Org mode is short for "organizing mode" as far as I am aware, however it is much more powerful than the name lets on. Org is a markup language similar to markdown. The main advantage of my use of org-mode over something like markdown is the functions I have written to make my workflow much better. The basic structure of an org document uses '*'s to denote levels of headings.
* This is a top level heading ** This heading is beneath This is some regular text.
This is similar to markdown which uses a '#' instead of a '*' to denote hierarchy. Org-mode also handles tables far better than markdown as emacs will automatically adjust the size of tables to fit the contents so you don't have to mess around with them. Something that makes the org-mode way of handling tables rather unique is that they are essentially spreadsheets and as such you can perform mathematical functions on cells.
Emacs allows you to export org-mode documents using 'C-c C-e' this brings up a menu that you can use to export into various formats. A personal favourite is that you can create PDF files by exporting org documents through LaTex. Or create its own LaTeX buffer that you can modifiy before you export it. You can also include in-line LaTeX code in your org so that you are able to use the versatility of LaTeX handling of symbols etc.
My full emacs config is available here.
The main function that I use is one written by a reddit user, I can't remember his username but I will credit him if I find it called 'org-open-point'.
(defun org-open-point () "Open org mode heading in another window, expand it, and narrow it" (interactive) (org-beginning-of-line) (setq goal-point (point)) (call-interactively #'clone-indirect-buffer-other-window) (while (not (= goal-point (point))) (goto-char goal-point) (org-beginning-of-line) (org-cycle) (goto-char goal-point) (org-beginning-of-line)) (call-interactively #'org-next-visible-heading) (narrow-to-region goal-point (point)) (goto-char goal-point) (fset 'tab (lambda (&optional arg) "Keyboard macro." (interactive "p") (kmacro-exec-ring-item (quote ([tab] 0 "%d")) arg))) (tab))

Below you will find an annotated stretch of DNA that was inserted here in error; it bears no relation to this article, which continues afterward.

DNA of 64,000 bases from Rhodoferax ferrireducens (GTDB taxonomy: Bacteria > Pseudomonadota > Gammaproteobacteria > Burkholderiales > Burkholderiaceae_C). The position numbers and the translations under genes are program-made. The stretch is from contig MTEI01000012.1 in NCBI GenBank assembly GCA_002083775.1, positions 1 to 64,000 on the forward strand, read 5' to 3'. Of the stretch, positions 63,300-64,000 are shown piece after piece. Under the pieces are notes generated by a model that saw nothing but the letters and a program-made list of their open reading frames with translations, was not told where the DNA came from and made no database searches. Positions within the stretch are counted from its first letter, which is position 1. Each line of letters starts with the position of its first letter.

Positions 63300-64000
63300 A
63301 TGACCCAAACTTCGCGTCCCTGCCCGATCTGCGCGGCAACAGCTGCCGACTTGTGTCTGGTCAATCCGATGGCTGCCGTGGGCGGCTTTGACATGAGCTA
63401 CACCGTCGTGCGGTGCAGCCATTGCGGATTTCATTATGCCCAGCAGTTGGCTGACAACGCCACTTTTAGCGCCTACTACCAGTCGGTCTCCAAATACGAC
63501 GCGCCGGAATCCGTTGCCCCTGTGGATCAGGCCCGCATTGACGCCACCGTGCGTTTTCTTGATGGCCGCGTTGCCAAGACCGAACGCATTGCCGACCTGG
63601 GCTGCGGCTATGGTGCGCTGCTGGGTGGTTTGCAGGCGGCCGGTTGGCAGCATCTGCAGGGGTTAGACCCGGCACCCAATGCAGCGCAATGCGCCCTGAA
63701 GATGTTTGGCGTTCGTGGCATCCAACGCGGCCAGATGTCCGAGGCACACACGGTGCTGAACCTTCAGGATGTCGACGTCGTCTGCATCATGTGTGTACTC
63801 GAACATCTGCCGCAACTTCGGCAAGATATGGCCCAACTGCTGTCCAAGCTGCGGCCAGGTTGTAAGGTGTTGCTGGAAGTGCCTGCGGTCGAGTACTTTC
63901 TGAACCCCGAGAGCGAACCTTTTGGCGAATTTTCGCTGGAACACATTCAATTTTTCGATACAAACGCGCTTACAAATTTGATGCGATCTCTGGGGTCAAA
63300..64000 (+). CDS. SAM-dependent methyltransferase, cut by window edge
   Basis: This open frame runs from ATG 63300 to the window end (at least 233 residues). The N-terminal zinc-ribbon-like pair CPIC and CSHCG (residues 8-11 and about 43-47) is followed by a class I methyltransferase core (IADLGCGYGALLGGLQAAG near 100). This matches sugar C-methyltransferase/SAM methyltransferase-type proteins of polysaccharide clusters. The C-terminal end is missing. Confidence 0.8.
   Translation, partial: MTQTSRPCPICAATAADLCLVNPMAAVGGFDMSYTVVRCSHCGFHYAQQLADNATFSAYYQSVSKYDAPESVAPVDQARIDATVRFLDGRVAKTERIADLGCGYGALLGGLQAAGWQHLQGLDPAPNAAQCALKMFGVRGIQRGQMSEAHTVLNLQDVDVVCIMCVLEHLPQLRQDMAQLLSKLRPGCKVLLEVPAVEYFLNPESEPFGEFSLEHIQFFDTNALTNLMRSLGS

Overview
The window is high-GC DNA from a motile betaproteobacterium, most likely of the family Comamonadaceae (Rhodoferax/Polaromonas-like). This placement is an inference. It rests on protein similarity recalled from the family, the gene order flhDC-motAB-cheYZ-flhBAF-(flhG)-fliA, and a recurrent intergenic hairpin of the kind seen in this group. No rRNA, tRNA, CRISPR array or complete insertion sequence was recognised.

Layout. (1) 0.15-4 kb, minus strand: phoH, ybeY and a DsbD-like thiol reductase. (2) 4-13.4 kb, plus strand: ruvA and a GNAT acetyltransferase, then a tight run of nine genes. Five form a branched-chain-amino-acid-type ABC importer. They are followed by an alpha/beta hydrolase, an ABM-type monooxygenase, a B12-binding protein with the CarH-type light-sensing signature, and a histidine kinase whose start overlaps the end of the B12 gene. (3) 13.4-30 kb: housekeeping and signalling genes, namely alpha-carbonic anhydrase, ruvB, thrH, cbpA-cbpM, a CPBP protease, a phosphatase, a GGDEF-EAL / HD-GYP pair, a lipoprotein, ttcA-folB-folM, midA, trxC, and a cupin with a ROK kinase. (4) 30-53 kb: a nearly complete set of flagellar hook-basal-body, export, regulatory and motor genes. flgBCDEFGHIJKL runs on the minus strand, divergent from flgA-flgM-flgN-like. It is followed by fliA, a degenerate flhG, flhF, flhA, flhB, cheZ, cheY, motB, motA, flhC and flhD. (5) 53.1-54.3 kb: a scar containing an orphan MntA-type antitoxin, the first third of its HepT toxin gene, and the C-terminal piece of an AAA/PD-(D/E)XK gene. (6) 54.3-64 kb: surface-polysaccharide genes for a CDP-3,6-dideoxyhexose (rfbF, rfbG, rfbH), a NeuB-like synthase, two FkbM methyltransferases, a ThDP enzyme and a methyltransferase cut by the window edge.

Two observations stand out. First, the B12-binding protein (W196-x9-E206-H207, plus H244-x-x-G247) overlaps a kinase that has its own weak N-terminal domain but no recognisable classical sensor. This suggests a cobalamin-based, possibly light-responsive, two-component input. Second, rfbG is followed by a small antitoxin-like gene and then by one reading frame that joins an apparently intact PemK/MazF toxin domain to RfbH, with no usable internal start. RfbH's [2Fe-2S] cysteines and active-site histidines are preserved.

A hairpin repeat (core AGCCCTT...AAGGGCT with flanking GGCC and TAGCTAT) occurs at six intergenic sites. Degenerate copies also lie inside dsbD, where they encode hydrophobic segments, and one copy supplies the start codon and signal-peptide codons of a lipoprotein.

What this does is, it will open the contents of an org-mode point in its own so that you can work on it seperately to the rest of the document. This is integral to my workflow as I like to keep 1 buffer on the left with all the points collapsed as a kind of directory and whatever I am currently working on, in another buffer on the right. One problem with this, is it kind of bugs out the point you are writing in so that it will output into the 'directory' buffer on the left outside of the collapsed point like so
* Collapsed heading...Here is the text I am writing in the other buffer.
The way around this was to format the points so that there is a full stop at the end of the point before I start wrting. This stopped the weird behaviour from before. Here is another function to automate the creation of that formatted heading.
(defun org-collapsed-point () (interactive) (let ((org-M-RET-may-split-line nil) ;don't split header line (header-name (read-string "New header: "))) (org-meta-return) (insert header-name "\n.") (previous-line) (org-cycle)))
There is another function that does the same thing essentially but calls org-open-point immeadiately after. These functions in conjunction with the
(kill-buffer-and-window) function built in to emacs allow me to write org files very efficently.
Todos in org are very simple, they are simply denoted by a TODO before them. They can be assigned deadlines or scheduled times to do them. I use TODOs in conjunction with 2 apps, Syncthing and Orgzly to get my todo files on my phone.